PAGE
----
Commercial Transactions/Uniform Commercial Code Attorney
The Uniform Commercial Code (UCC) is a set of laws adopted to make it easier for merchants to do business in other states. Having common rules for interstate transactions eliminates much of the need for formal contracts in the buying and selling of products.
While the UCC establishes rules for commerce between states, there are gray areas, local exceptions and circumstances in which UCC may not apply. The business lawyers of Burns & Hansen, P.A., provide counsel for sure footing when entering transactions and representation when disputes arise.
We represent businesses and commercial lenders in Minneapolis, the Twin Cities and nationwide doing business with trading partners elsewhere in the United States. Arrange a free initial discussion today. Call 952-232-5991.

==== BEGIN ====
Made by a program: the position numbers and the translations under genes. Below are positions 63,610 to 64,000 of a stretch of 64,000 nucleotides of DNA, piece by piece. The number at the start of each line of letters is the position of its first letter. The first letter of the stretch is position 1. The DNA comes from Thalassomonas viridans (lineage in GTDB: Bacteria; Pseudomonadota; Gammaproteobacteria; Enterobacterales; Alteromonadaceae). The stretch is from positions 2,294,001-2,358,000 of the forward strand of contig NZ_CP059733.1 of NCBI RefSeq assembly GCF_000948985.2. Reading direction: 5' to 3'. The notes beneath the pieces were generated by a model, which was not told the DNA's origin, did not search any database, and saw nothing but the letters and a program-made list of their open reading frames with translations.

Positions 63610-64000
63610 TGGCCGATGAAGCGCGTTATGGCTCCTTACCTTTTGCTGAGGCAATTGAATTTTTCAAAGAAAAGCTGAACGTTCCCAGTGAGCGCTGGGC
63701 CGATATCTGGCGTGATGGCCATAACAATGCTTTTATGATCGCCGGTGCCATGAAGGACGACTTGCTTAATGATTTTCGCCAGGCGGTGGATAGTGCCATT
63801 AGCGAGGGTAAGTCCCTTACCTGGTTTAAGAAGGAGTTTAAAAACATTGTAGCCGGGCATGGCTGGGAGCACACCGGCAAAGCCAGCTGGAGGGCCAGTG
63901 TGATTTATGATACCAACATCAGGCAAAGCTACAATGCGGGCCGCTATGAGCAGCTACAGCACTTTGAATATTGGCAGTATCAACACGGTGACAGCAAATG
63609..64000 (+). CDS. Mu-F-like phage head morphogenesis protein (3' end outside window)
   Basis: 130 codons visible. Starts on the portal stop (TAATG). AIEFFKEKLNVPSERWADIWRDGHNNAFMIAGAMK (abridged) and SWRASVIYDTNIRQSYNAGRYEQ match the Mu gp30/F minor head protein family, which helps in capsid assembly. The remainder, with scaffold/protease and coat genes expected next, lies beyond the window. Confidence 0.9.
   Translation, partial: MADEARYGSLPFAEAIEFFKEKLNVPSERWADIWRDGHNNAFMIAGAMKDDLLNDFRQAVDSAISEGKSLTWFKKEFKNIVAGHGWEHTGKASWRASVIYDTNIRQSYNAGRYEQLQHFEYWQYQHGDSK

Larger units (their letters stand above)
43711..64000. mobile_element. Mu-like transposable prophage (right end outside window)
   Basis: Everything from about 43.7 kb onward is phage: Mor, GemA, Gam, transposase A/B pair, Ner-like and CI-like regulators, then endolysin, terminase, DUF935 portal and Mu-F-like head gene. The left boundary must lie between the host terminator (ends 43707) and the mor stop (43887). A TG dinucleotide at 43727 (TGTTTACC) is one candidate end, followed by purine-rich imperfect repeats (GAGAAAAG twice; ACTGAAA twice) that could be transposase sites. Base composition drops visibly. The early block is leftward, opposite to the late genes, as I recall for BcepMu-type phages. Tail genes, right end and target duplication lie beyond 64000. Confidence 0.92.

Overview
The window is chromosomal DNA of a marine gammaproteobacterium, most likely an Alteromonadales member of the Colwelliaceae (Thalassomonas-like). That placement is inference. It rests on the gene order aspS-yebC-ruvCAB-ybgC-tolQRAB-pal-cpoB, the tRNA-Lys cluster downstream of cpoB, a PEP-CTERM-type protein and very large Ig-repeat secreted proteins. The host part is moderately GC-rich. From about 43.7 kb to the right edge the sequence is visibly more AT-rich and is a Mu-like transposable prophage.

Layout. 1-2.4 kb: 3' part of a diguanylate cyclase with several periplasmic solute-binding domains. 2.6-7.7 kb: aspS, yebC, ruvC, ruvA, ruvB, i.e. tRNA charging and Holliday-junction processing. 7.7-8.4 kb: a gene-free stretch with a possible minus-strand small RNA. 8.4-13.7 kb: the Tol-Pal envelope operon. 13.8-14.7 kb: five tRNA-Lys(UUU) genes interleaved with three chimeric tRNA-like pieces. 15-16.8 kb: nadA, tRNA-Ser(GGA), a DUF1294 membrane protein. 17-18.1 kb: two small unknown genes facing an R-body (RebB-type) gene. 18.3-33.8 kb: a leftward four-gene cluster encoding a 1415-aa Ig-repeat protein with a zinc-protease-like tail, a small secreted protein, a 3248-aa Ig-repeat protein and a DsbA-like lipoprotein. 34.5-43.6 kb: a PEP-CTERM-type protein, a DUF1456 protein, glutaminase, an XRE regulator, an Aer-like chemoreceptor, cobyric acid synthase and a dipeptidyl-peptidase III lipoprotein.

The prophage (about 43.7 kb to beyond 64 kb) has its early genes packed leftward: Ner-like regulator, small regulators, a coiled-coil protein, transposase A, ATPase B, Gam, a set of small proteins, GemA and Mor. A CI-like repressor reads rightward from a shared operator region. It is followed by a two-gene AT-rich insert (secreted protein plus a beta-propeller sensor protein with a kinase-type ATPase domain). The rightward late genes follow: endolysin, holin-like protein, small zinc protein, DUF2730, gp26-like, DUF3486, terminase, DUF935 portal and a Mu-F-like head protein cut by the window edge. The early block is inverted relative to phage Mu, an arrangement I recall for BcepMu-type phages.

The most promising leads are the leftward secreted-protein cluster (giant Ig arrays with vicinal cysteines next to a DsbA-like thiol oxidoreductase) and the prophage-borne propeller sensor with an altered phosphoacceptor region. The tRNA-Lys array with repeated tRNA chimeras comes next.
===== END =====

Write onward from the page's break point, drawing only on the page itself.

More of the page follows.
Uniform Commercial Code Attorneys
The Uniform Commercial Code applies to interstate sales of goods and certain in-state transactions such as large volume orders. It covers terms of delivery, protocols for accepting or rejecting shipments and payment terms. It likewise governs negotiable instruments (promissory notes), letters of credit, wire transfers, and bank deposits or collections pertaining to those transactions. The UCC also sets forth remedies for breach of contract.
The code is a substantive body of law with many nuances. Our attorneys who practice in this area are familiar with the fine points of UCC and where there may be problems. We can determine if you are a “merchant” under UCC definition and if Uniform Commercial Code rules apply to your pending sale or order.
We can advise on the front end of contracts and transactions such as delivery and payment methods. We can also step in to enforce or defend against claims such as late delivery, breach of warranty, damaged goods or products not to specs, or stop payment orders. Was there a valid and binding contract? Was the product actually delivered or received and in the acceptable condition under the agreement? What is the venue for settling disputes?